June 12, 2008

Words Fail Me (Part 2,304,201): Supreme Court Rulings Edition

From the NYT story on the Supreme Court rulings that struck down most of the Bush Administration's attempts to keep Al Qaeda out of our courts, comes this wonderful quote by our fearless Chief Justice of the Supreme Court:

And Chief Justice Roberts said the majority had struck down "the most generous set of procedural protections ever afforded aliens detained by this country as enemy combatants," and in doing so had left itself open to accusations of "judicial activism."

Two comments:

First, to my knowledge, the term "enemy combatants" has never been used formally and legally before. Thus, the set of "procedures and protections" that Mr. Chief Justice Roberts claims are the most generous "ever afforded...enemy combatants" is, in fact, accurate. This is because it is the ONLY set of "procedures and protections" we've ever had. There are no other set of procedures/protections for enemy combatants BECAUSE WE HAVEN"T HAD ANY BEFORE. Thus, this set is both the most generous and the least generous. It is the best, worst, middle, longest, shortest, most harsh, most lenient, the first to be eaten by my dog, the most purple and the bestest most wonderfulness set of procedures ever. It's all of those things because THERE ISN'T ANYTHING TO COMPARE IT TO. Mr. Chief Justice Carrot needs to find a few more brain cells, I think.

Second, we can now officially date the end of meaning for the phrase "judicial activism." It died today, Thursday, June 12, 2008. The conventional meaning of the term is when (unelected) judges create laws from the bench, and thus circumvent the traditional place where laws are made (legislatures). Today, however, Mr. Chief Justice Turnip used the phrase to describe the court striking down a law passed by Congress. The Supreme Court didn't make any new procedures or protections. It made no changes what so ever in how Enemy Combatants are treated; it merely said that the law that governed Enemy Combatants violated the Constitution, and hinted (strongly) that those folks down in Cuba might want to look at that 'ole 225-year-old document (there are a few copies around, for those unfamiliar with it) in order to figure out how to prove the terrorist are actually, you know, guilty. Thus, the phrase "judicial activism" now means not only legislating from the bench, but also striking down legislation from the bench. As best I can tell, this leaves judges' sole powers to be the ability to call for a lunch break. Thus, I declare, the end of meaning for this phrase. Mr. Chief Justice Parsnip will, one assumes, go along with this new judicial philosophy, and spend most of his time reading lunch menus, one hopes.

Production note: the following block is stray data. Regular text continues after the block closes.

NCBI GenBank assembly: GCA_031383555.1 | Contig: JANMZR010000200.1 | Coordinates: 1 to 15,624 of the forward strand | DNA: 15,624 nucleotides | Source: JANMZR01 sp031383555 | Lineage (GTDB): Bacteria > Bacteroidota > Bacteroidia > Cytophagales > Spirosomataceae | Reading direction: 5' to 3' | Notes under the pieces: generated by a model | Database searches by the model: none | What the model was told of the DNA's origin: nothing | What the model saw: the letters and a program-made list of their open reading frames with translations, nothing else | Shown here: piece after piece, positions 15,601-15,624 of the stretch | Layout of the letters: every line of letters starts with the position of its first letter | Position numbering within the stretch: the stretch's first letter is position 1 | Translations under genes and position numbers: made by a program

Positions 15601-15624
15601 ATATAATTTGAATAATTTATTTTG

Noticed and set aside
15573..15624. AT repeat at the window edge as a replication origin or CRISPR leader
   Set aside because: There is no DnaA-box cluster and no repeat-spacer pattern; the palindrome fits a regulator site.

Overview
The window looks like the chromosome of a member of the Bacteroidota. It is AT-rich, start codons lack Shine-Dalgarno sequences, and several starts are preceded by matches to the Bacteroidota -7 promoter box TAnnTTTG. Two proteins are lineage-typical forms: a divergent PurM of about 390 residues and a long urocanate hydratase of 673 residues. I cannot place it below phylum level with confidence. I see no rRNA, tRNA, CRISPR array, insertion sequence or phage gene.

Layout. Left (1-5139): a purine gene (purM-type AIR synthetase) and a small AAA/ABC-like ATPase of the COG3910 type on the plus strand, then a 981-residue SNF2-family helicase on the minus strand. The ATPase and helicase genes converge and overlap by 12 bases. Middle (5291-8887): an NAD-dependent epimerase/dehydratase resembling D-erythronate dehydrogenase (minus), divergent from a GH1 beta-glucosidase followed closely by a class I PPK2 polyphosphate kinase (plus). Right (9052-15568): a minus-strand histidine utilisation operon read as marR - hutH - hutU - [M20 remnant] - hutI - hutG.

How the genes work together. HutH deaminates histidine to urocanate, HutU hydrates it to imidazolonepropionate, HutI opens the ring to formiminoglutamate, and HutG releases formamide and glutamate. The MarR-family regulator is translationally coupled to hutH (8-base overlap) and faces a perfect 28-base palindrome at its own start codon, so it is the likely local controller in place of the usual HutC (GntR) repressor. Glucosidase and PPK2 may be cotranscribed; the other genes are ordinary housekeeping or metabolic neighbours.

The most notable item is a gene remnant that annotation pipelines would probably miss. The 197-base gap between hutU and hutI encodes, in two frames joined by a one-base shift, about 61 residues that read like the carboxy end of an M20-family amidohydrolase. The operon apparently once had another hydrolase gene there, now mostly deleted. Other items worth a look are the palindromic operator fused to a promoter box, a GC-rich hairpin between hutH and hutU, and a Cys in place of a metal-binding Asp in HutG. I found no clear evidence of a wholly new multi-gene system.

This administration cannot leave fast enough.

Posted by baltar at June 12, 2008 04:54 PM | TrackBack | Posted to Atrocities of War | Crunchy Nutbars | General Stupidity | Homeland Insecurity | Law and the Courts | Politics | The Ever Shrinking Constitution


In fairness, I and many others view the striking down of legislation as a form of judicial activism every bit as potent, and perhaps even more worthy of restraint, as writing interstitial law, stepping in when Congress has failed. The idea is that an unelected court should overturn the product of the democratic process only when absolutely necessary. By this measure, n.b., conservatives cannot swing the activism brickbat at liberal appointees, because over the past few decades the frequency of the Court's attacks on legislation have grown nearly exponentially, and across ideological lines. Of course, there's a correlation vs. causation issue there, since it's also the case that the number of laws passed by Congress has increased a great deal in that same span, but the fact remains.